Updates posted at 11:35 p.m. I didn’t have time to write any new cases so I did twenty updated ones. Oh, and a new missing person of the week: Christopher Matthew Kerze, a runaway, missing from Eagan, Minnesota for nearly twenty-three years now.
I have heard that Christopher is still out there and has made some noise, wanting people to close his case and butt out of his life. Well, Christopher, if you ever read this, there’s a very easy way to accomplish this: go to the cops and identify yourself. Then they will close your case. You’re grown up; in fact you’ll be forty in two weeks. The police will not be allowed to tell your parents or anyone else where you’re at. But until they’ve verified who you are and that you’re alive and well, they will continue to look for you.
I do plan to implement the “two missing persons of the week, one for each gender” thing. I just haven’t done it yet.
On February 4, 2003 — a decade ago, plus one day — Sofia Lucerno Juarez vanished from Kennewick, Washington. She appears to have been abducted, but there were no witnesses or anything and it looks like the police aren’t any closer to solving her case than they were the day after she disappeared.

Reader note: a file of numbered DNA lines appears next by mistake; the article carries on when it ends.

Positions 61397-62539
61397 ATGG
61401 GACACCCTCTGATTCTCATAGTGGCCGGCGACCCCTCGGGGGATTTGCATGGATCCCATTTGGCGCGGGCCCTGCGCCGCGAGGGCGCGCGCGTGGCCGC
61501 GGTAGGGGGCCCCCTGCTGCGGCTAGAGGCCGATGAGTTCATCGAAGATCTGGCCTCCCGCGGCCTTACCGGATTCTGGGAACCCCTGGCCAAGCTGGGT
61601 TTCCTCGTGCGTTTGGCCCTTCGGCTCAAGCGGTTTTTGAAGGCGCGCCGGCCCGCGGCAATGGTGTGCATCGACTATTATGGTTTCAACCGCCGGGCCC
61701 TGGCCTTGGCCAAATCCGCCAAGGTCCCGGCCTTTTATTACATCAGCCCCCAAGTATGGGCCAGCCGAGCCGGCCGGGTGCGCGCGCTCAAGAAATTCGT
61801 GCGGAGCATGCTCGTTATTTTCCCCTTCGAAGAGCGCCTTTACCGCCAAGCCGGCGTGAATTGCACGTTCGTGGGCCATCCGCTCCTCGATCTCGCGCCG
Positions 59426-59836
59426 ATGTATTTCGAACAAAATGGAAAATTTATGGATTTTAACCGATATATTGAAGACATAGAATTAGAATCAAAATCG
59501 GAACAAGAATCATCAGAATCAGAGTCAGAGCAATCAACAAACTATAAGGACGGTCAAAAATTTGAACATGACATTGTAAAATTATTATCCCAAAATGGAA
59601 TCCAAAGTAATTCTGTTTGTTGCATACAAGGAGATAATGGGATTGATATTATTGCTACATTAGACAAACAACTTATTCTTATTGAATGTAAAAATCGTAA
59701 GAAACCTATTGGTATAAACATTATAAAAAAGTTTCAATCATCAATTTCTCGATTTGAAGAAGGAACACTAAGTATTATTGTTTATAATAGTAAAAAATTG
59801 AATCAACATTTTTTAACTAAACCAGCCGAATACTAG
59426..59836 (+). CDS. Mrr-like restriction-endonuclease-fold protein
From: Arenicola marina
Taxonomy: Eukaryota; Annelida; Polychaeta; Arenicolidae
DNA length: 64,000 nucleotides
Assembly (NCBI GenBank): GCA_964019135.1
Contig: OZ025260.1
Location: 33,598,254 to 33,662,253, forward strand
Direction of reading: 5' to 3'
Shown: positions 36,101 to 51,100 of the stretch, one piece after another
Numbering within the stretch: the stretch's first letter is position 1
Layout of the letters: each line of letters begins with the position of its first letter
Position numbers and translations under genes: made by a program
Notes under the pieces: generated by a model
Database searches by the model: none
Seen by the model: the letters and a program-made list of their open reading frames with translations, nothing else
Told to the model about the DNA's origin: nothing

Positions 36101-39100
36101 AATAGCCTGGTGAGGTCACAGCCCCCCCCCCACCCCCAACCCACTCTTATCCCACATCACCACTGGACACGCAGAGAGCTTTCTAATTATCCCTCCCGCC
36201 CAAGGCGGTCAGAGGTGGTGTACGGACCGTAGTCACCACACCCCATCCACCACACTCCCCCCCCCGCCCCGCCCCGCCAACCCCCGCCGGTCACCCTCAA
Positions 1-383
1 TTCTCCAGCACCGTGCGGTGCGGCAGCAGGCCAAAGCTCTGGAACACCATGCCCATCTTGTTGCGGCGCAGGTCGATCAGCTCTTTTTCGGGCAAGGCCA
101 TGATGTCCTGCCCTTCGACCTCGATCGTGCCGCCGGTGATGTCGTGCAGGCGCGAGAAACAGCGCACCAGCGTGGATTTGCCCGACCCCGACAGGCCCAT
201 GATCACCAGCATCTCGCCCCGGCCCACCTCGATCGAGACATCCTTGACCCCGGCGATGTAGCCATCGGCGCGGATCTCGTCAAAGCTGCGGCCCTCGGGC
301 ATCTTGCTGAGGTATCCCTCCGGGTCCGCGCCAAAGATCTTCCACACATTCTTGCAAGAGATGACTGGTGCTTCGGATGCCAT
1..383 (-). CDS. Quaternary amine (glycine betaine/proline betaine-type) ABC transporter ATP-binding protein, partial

Sofia was four years and 364 days old when she disappeared. Today would be her fifteenth birthday.
She had no father, and her mother died tragically young — just 26 — four years ago. But she’s got at least one half-sibling, and extended family looking for her still.
I hope she comes home this year, one way or another, but I’m not counting on it.
I have no idea when this Executed Today story will appear, since the date of the execution has been lost to history (I did manage to pin down an approximate year, 19 AD), but I just had to share this story with you. I have written an entry about it, with a bit more stuff thrown in about the deportations that followed.
The whole thing is just so crazy, it’s got to be true. Decius Mundus was a Class A Creep, but Paulina–well, darling, I’ve got a bridge to sell you, and also some lovely oceanfront property in Arizona.
“Where did you get your information on the such-and-such case?” Someone asked me today. Um…from the links at the bottom of the page. You know, where it says “Source Information.”
“Are you aware that some of your information is inaccurate?” Um, no. If I had thought any of it was inaccurate I wouldn’t have posted it.
End of email.
Now, I totally don’t mind people informing me of any inaccuracies on Charley. In fact I prefer it. I want the site to be as accurate as possible. But it seems I get a lot of people who write me, tell me such-and-such case has inaccuracies, and then disappear without bothering to go into details.
To top it all, the case they referred to is a particularly sordid one: a missing child, the product of divorced parents, with many terrible accusations flung by both sides of the family against the other side, and the police openly speculating about murder — in other words, just the kind of case to arouse strong emotions in the parties involved.
Perhaps this person will write back with more information. But it would save a lot of time if they had said “Are you aware that some of your information is inaccurate? For example, this, this, and this. Here’s what actually happened…”